What had been the nature of the crime? Surely there was a contemptible side to it, as well as a dangerous side—or Mrs. Catherick would not have repeated my own words, referring to Sir Percival’s rank and power, with such marked disdain as she had certainly displayed. It was a contemptible crime, then, and a dangerous crime; and she had shared in it, and it was associated with the vestry of the church.
The next consideration to be disposed of led me a step farther from this point.
Mrs. Catherick’s undisguised contempt for Sir Percival plainly extended to his mother as well. She had referred, with the bitterest sarcasm, to the great family he had descended from —” especially by the mother’s side.” What did this mean? There appeared to be only two explanations of it. Either his mother’s birth had been low? or his mother’s reputation was damaged by some hidden flaw with which Mrs. Catherick and Sir Percival were both privately acquainted? I could only put the first explanation to the test by looking at the register of her marriage, and so ascertaining her maiden name and her parentage, as a preliminary to further inquiries. On the other hand, if the second case supposed were the true one, what had been the flaw in her reputation? Remembering the account which Marian had given me of Sir Percival’s father and mother, and of the suspiciously unsocial secluded life they had both led, I now asked myself, whether it might not be possible that his mother had never been married at all. Here again, the register might, by offering written evidence of the marriage, prove to me, at any rate, that this doubt had no foundation in truth. But where was the register to be found? At this point, I took up the conclusions which I had previously formed; and the same mental process which had discovered the locality of the concealed crime, now lodged the register, also, in the vestry of Old Welmingham church.
These were the results of my interview with Mrs. Catherick—these were the various considerations, all steadily converging to one point, which decided my course on the next day.
The morning was cloudy and lowering, but no rain fell. I left my bag at the hotel; and, after inquiring the way, set forth on foot for Old Welmingham church.
It was a walk of rather more than two miles, the ground rising slowly all the way. On the highest point stood the church—an ancient, weather-beaten building, with heavy buttresses at its sides, and a clumsy square tower in front. The vestry, at the back, was built out from the church, and seemed to be of the same age. Round the building, at intervals, appeared the remains of the village which Mrs. Clements had described to me as her husband’s place of abode in former years, and which the principal inhabitants had long since deserted for the new town. Some of the empty houses had been dismantled to their outer walls; some had been left to decay with time; and some were still inhabited by persons evidently of the poorest class. It was a dreary scene—and yet, in the worst aspect of its ruin, not so dreary as the modern town that I had just left. Here, there was the brown, breezy sweep of surrounding fields for the eye to repose on; here the trees, leafless as they were, still varied the monotony of the prospect, and helped the mind to look forward to summer time and shade.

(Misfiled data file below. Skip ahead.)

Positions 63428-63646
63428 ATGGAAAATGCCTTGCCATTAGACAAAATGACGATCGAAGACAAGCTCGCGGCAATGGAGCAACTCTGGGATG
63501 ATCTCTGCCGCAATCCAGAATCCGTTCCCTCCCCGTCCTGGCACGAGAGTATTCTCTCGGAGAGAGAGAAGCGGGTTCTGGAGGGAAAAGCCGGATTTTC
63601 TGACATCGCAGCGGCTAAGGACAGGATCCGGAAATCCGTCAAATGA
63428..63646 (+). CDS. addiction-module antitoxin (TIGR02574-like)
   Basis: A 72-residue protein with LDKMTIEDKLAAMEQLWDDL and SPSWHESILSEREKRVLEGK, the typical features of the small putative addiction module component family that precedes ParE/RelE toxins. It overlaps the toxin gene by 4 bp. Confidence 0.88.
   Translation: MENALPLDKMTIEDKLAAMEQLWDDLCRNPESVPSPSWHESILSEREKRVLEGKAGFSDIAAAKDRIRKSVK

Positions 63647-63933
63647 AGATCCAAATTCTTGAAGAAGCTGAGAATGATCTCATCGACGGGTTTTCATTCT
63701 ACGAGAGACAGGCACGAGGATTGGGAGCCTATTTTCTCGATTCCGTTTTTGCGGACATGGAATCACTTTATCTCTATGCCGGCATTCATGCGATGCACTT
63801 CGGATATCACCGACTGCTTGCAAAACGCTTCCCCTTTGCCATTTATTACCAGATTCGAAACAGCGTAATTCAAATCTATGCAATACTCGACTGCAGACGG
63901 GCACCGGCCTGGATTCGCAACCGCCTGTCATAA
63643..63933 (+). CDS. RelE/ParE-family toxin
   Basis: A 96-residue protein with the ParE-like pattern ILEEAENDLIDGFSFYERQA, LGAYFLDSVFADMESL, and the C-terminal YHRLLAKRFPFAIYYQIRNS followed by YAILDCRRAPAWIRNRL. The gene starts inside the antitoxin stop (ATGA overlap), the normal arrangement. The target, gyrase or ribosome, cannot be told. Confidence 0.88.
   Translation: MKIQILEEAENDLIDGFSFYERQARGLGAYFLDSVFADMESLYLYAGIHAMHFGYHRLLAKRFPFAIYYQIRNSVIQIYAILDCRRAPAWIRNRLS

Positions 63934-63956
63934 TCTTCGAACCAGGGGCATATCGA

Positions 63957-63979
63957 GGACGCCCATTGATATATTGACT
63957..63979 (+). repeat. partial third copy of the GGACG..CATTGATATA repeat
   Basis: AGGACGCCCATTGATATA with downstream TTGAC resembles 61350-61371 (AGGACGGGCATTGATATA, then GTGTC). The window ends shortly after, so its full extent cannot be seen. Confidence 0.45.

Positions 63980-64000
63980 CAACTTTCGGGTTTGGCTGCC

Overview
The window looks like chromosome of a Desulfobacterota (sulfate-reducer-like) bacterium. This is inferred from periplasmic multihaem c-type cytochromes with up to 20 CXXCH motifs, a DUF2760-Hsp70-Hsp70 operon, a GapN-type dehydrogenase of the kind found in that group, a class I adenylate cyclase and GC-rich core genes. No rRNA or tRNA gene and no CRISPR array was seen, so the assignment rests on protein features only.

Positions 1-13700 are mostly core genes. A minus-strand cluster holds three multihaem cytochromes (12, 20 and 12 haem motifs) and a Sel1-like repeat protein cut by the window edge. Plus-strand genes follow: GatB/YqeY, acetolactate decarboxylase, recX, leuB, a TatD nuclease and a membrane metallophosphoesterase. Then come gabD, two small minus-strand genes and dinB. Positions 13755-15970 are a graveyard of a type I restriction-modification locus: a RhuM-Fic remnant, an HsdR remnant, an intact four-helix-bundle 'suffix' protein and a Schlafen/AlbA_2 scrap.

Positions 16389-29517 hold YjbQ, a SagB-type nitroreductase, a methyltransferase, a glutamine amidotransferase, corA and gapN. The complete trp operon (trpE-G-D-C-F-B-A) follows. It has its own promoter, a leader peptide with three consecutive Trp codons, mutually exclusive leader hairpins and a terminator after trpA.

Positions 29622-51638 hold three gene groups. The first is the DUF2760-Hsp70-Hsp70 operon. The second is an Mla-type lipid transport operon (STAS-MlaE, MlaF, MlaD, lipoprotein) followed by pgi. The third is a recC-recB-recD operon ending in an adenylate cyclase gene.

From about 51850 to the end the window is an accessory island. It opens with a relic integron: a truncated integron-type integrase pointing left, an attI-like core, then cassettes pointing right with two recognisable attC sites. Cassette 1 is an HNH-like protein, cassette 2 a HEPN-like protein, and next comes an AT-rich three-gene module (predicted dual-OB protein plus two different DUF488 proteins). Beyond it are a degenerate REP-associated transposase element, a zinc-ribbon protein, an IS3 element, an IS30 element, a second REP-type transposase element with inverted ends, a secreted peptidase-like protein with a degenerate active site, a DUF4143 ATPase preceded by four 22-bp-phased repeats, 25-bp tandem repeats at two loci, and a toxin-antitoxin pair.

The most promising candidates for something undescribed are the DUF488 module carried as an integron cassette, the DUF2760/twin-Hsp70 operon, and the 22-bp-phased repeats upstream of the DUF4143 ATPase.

As I moved away from the back of the church, and passed some of the dismantled cottages in search of a person who might direct me to the clerk, I saw two men saunter out after me, from behind a wall. The tallest of the two—a stout muscular man, in the dress of a gamekeeper— was a stranger to me. The other was one of the men who had followed me in London, on the day when I left Mr. Kyrle’s office. I had taken particular notice of him, at the time; and I felt sure that I was not mistaken in identifying the fellow on this occasion. Neither he nor his companion attempted to speak to me, and both kept themselves at a respectful distance —but the motive of their presence in the neighbourhood of the church was plainly apparent. It was exactly as I had supposed—Sir Percival was already prepared for me. My visit to Mrs. Catherick had been reported to him the evening before; and those two men at my heels had been placed on the look-out for me, near the church at Old Welmingham. If I had wanted any further proof that my investigations had taken the right direction at last, the plan now adopted for watching me would have supplied it.
I walked on, away from the church, till I reached one of the inhabited houses, with a patch of kitchen garden attached to it, on which a labourer was at work. He directed me to the clerk’s abode—a cottage, at some little distance off, standing by itself on the outskirts of the forsaken village. The clerk was in-doors, and was just putting on his great-coat. He was a cheerful, familiar, loudly-talkative old man, with a very poor opinion (as I soon discovered) of the place in which he lived, and a happy sense of superiority to his neighbours in virtue of the great distinction of having once been in London.
“It’s well you came so early, sir,” said the old man, when I had mentioned the object of my visit. ” I should have been away in ten minutes more. Parish business, sir—and a goodish long trot before it’s all done, for a man at my age. But, bless you, I’m strong on my legs still! As long as a man’s legs don’t give, there’s a deal of work left in him. Don’t you think so, sir?”
He took his keys down, while he was talking, from a hook behind the fireplace, and locked his cottage door behind us.